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Winter Blues: Can We Prevent It?

The “winter blues” is an understatement. Seasonal depression, or seasonal affective disorder (SAD), is characterised by depressive episodes that recur periodically, most often during the winter. It should not be overlooked when symptoms are felt.
Symptoms of seasonal depression

The symptoms of seasonal affective disorder are similar to those of depression, but recur at the same time of the year. They usually start in the fall or winter and fade in the spring. Common mood symptoms include irritability, loss of pleasure or interest in daily activities, irritability, feelings of hopelessness, guilt, or worthlessness, loss of self-esteem, loss of desire, and reduced sociability. depression and SAD. To these can be added a feeling of lethargy, difficulty concentrating and an increasing appetite, especially for sugar.
Causes of winter blues

The exact causes of SAD are not fully known. The main theory is based on the lack of light that would prevent the hypothalamus, part of the brain, from functioning properly. This would affect the production of melatonin, the sleep hormone, and serotonin, a hormone that affects mood and appetite. This would finally disturb the internal clock (circadian rhythms) and generate the appearance of symptoms of seasonal depression.
Treatments for seasonal affective disorder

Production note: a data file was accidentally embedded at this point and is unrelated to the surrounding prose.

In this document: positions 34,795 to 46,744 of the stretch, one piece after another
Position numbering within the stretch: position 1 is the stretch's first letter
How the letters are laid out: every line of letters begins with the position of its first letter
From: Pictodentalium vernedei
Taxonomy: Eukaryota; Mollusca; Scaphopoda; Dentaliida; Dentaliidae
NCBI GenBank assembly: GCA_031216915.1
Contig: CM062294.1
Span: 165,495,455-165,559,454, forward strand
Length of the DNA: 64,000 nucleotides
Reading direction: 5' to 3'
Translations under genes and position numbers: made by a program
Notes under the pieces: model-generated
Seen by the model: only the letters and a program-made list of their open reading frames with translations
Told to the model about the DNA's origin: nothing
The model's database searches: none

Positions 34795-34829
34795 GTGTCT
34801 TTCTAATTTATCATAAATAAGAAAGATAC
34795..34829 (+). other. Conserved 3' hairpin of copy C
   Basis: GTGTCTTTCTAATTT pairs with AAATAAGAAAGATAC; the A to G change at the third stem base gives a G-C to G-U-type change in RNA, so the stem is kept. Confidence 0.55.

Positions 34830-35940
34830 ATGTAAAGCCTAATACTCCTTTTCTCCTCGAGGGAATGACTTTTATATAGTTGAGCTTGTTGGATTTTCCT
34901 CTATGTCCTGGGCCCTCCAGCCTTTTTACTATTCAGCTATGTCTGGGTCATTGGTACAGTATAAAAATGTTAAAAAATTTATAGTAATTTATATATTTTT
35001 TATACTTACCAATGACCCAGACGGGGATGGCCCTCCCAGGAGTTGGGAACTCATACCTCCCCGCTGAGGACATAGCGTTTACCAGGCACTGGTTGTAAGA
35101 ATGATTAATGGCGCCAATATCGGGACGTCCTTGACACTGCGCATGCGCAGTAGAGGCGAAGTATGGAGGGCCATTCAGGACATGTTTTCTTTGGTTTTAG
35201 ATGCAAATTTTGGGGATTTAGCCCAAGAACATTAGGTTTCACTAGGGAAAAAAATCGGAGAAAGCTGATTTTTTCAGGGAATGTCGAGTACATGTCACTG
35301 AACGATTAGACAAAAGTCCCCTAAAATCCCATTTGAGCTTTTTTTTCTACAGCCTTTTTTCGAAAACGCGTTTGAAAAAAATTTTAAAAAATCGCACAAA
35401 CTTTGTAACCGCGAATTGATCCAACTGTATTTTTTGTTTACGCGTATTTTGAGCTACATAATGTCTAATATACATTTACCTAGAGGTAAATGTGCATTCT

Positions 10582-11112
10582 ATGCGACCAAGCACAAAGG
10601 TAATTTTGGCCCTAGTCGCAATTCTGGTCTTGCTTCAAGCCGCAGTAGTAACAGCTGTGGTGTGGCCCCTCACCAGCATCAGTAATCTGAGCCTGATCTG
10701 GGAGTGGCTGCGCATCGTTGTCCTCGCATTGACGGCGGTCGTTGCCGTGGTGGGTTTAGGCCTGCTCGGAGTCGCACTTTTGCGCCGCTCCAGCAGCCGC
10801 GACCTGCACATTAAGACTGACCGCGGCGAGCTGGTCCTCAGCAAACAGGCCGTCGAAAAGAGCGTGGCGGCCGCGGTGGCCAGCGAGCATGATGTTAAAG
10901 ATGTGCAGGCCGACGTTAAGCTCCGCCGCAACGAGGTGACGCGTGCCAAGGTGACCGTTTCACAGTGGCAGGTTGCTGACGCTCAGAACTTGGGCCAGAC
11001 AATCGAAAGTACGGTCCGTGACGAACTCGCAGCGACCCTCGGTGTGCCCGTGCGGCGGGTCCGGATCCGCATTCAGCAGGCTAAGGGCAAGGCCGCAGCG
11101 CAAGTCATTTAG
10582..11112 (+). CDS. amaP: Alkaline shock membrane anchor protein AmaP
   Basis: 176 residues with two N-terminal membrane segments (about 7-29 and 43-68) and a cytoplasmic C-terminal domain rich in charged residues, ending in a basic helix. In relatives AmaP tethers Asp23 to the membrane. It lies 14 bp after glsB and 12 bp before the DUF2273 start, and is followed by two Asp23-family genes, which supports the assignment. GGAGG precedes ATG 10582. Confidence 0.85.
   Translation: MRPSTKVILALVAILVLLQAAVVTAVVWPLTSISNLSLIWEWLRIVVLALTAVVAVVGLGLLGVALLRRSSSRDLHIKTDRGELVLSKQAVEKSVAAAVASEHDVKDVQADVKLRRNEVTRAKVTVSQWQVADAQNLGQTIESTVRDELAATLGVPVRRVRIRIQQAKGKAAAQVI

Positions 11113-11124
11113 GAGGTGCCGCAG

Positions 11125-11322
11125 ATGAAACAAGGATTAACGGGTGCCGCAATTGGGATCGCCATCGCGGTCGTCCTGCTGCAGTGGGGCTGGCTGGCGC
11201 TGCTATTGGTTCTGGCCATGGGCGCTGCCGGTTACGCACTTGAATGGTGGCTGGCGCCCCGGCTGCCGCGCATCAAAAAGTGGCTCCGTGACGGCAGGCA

This form of depression should not be underestimated and its diagnosis should be established by a doctor who can prescribe the most suitable treatment. Among the most common therapeutic responses, light therapy, behavioural and cognitive therapies, or anti-depressants. Note that it is now established that physical activity, at the rate of three supervised sessions per week, presents results similar to drugs for mild to moderate depressive disorders. 

Physical activity to prevent depression

Published in 2018 in the American Journal of Psychiatry, a study by British researchers of 34,000 healthy adults shows that regular physical activity is associated with a reduced risk of depression. This protective effect occurs regardless of the intensity of the practice.
Backache and depression

People with chronic back pain are approximately three times more likely to experience a depressive episode, according to this British study published in 2016 and covering more than 200,000 people.

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